CW: Sorry, forgot to post this yesterday. Peter Baker of the New York Times: "President Obama plans to award the Presidential Medal of Freedom to 13 people, including Bob Dylan, John Glenn, Toni Morrison and John Paul Stevens, the White House announced Thursday." Post includes complete list of honorees.

Richard Ryan & William Ryan in the New York Times: "In this month’s issue of the Journal of Personality and Social Psychology, we and our fellow researchers provide empirical evidence that homophobia can result, at least in part, from the suppression of same-sex desire.

Steve Kornacki of Salon: "After a week of public squabbling, both [Scott Brown & Elizabeth Warren] publicly released several years of tax returns earlier today, and it turns out their incomes aren't very different. According to the Boston Globe's report, Brown and his wife (a former television reporter at Boston's ABC affiliate) took in $510,856 in 2011. The total for Warren and her husband: $616,181. Their 2010 returns tell a similar story, with Brown reporting around $840,000 in income and Warren about $955,000. Those totals put each of them near the top of the income scale. There's a wider gulf in earlier years, before Brown's 2010 Senate victory, which he parlayed into a lucrative book deal."

Suzy Khimm of the Washington Post: "On Capitol Hill, Democrats are aggressively pushing the case that Republicans are now waging a 'War on Women' on three legislative fronts. First, they are blasting House Republicans for their proposal to block changes to the Violence Against Women Act.... Second, they've cast the GOP proposal to lower student rates by taking money out of Obamacare's prevention fund as another 'assault on women.' ... [Third,] Senate Democrats are planning to hold a vote on the Paycheck Fairness Act, which 'would put more pressure on employers to prove that differences in wages are not rooted in gender difference.' ..."

Meanwhile, in ...

... Right Wing World

The Presidential Race

We’ve always encouraged young people: Take a shot, go for it, take a risk, get the education, borrow money if you have to from your parents, start a business. -- Mitt Romney, rich person with rich parents, like so many of us ...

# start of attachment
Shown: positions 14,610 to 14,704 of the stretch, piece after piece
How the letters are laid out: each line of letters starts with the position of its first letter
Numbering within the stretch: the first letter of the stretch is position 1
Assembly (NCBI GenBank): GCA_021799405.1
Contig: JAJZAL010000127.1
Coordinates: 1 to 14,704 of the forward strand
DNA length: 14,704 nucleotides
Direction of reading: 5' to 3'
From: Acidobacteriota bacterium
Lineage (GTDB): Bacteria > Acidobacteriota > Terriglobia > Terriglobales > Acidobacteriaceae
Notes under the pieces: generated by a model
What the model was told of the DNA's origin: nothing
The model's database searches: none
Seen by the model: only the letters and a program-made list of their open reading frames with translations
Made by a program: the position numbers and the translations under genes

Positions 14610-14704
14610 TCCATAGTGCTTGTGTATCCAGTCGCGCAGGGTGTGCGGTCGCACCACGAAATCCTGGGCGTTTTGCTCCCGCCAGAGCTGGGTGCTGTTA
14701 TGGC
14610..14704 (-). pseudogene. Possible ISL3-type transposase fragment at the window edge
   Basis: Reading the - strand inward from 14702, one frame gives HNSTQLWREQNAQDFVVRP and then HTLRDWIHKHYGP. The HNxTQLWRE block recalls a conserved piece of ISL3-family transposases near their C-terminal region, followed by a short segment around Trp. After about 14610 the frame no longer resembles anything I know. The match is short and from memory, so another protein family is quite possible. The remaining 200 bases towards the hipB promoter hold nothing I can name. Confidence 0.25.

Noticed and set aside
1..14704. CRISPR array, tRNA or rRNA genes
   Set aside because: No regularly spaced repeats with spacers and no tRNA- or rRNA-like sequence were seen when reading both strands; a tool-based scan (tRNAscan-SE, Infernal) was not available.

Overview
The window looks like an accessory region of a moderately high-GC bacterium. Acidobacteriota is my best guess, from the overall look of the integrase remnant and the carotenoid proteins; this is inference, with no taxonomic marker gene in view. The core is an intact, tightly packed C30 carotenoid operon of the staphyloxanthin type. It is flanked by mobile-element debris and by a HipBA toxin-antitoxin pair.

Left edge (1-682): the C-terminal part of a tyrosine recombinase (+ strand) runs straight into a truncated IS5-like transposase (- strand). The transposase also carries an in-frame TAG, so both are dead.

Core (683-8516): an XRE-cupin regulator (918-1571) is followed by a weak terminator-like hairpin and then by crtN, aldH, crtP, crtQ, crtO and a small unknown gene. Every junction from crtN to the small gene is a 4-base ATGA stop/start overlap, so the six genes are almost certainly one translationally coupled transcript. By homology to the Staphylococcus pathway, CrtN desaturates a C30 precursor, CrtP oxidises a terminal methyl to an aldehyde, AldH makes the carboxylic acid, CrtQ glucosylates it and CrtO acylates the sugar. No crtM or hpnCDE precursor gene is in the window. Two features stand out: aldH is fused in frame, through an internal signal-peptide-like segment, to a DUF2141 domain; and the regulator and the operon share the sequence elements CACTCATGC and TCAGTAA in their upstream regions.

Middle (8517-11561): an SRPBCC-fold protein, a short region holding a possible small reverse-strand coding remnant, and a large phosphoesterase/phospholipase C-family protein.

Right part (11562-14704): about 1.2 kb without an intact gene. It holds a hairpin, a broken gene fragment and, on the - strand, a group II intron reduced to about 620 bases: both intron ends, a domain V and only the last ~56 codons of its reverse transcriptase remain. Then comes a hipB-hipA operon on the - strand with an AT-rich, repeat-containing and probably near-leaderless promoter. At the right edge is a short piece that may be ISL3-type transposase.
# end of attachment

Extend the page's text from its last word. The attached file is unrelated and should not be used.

Steve Benen chronicles Mitt's lies of the week; 15th in an extraordinary series.

Alec MacGillis of The New Republic: President Obama may use climate change to smoke out Willard Romney and his climate change denials turns; it could play well with upscale voters who think Romney is appealing.

Local News

Believe me, there is [sic.] a lot of good and hardworking people that work for the state. They are not the problem. The problem is the middle management of the state is about as corrupt as you can be. Believe me, we’re trying every day to get them to go to work, but it's hard. -- Gov. Paul LePage (RTP-Maine) ...

... Eric Russell of Bangor Daily News: LePage "offered no proof of corruption, no data to back his case that these managers don't work and he didn't identify a specific department. He did go on to talk about how most of these employees are not appointed by him and are protected through union contracts."

News Ledes

New York Times: "The latest high-level talks on ending a diplomatic deadlock between the United States and Pakistan ended in failure on Friday over Pakistani demands for an unconditional apology from the Obama administration for an airstrike. The White House, angered by the recent spectacular Taliban attacks in Afghanistan, refuses to apologize."

New York Times: "The recently retired chief of Israel's internal security agency said Friday night that he had 'no faith' in the ability of the current leadership to handle the Iranian nuclear threat, ratcheting up the criticism of Prime Minister Benjamin Netanyahu and Defense Minister Ehud Barak from the defense and intelligence communities."

New Rules. New York Times: "... the Secret Service ... announced on Friday that it had tightened its rules for staff members traveling in foreign countries."

AFP: "A leading Chinese activist who escaped from house arrest last weekend is now under US 'protection' and Washington and Beijing are in talks over his status, an overseas rights group said Saturday. Chen Guangcheng, who has been blind since childhood, fled last Sunday with the help of his supporters from under the noses of dozens of guards and subsequently recorded a video alleging abuses against him and his family."

New York Times: police chiefs from 250 American cities gathered in Washington this week to focus on disparities in gun violence among cities.

AP: "Calling it an 'oversight,' George Zimmerman's attorney said Friday the neighborhood watch volunteer did not disclose that a website had raised more than $200,000 for his defense, even though his family told the judge they would have trouble coming up with his bond.... Florida Circuit Judge Kenneth Lester said he wanted to know more about the money."